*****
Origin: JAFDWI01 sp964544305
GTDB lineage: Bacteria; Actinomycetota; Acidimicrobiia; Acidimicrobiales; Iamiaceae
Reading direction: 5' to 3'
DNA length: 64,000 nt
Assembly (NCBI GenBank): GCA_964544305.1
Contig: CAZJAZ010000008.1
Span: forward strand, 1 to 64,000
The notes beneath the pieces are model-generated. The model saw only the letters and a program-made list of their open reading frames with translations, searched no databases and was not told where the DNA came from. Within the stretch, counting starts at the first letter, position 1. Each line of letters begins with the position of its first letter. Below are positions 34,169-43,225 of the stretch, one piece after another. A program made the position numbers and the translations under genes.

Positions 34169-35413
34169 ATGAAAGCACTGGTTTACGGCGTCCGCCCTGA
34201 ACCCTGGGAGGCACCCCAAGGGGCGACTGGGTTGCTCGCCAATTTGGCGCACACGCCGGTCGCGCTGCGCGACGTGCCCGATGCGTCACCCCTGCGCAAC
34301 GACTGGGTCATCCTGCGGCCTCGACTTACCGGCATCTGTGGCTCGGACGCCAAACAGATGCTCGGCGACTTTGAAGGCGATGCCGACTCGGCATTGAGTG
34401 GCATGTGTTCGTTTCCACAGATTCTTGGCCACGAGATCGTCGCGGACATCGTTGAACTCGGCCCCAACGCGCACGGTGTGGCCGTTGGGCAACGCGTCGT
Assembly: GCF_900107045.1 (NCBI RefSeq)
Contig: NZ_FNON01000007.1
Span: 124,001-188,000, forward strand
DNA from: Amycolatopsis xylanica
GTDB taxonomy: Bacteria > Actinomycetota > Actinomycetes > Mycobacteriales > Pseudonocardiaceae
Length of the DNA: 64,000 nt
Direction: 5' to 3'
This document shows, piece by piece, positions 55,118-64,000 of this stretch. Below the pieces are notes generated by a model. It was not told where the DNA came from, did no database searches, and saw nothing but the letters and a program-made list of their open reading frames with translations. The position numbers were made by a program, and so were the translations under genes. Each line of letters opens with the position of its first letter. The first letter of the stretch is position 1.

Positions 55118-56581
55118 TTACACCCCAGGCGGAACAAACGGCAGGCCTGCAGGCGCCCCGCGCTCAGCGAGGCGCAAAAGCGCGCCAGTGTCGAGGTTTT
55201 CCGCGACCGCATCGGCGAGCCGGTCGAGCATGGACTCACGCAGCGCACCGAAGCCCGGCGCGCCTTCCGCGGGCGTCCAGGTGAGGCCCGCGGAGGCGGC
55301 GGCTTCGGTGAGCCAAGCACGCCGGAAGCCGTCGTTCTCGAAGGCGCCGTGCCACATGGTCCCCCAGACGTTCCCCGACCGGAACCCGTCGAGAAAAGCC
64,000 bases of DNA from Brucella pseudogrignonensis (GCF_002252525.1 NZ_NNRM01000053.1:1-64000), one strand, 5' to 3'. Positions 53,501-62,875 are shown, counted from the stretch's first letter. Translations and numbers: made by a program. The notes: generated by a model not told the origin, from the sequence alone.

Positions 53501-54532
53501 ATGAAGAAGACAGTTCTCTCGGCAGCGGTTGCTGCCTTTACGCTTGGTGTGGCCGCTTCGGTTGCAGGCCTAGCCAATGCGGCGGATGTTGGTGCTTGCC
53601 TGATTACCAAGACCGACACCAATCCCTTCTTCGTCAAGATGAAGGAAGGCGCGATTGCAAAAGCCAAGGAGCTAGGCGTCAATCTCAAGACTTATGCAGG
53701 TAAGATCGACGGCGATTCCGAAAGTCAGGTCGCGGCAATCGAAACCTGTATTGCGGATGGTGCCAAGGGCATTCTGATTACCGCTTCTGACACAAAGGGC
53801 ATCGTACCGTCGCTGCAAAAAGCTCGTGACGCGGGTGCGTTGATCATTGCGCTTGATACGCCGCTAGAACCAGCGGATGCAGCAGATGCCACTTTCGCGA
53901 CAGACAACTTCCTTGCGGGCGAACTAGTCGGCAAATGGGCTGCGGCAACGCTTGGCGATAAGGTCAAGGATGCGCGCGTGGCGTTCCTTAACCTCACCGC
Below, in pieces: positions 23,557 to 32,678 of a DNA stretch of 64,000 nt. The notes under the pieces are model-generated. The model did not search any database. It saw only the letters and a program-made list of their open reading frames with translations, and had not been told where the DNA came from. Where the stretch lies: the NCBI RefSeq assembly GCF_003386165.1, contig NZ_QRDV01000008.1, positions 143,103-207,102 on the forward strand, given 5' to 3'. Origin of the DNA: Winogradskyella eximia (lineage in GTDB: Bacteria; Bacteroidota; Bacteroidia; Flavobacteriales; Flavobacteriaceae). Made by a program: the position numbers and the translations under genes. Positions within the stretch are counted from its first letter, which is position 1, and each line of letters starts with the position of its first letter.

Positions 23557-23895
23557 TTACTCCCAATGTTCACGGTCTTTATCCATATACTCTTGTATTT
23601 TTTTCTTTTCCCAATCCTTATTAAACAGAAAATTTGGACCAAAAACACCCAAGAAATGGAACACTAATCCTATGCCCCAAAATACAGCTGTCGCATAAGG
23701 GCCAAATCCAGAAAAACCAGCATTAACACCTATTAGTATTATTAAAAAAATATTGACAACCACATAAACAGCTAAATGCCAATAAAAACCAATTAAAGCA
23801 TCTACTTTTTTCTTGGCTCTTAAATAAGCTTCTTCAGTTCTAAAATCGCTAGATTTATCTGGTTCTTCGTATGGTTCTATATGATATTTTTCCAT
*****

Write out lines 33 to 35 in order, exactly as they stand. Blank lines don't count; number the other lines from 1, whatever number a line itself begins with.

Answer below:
Below, in pieces: positions 23,557 to 32,678 of a DNA stretch of 64,000 nt. The notes under the pieces are model-generated. The model did not search any database. It saw only the letters and a program-made list of their open reading frames with translations, and had not been told where the DNA came from. Where the stretch lies: the NCBI RefSeq assembly GCF_003386165.1, contig NZ_QRDV01000008.1, positions 143,103-207,102 on the forward strand, given 5' to 3'. Origin of the DNA: Winogradskyella eximia (lineage in GTDB: Bacteria; Bacteroidota; Bacteroidia; Flavobacteriales; Flavobacteriaceae). Made by a program: the position numbers and the translations under genes. Positions within the stretch are counted from its first letter, which is position 1, and each line of letters starts with the position of its first letter.

Positions 23557-23895
23557 TTACTCCCAATGTTCACGGTCTTTATCCATATACTCTTGTATTT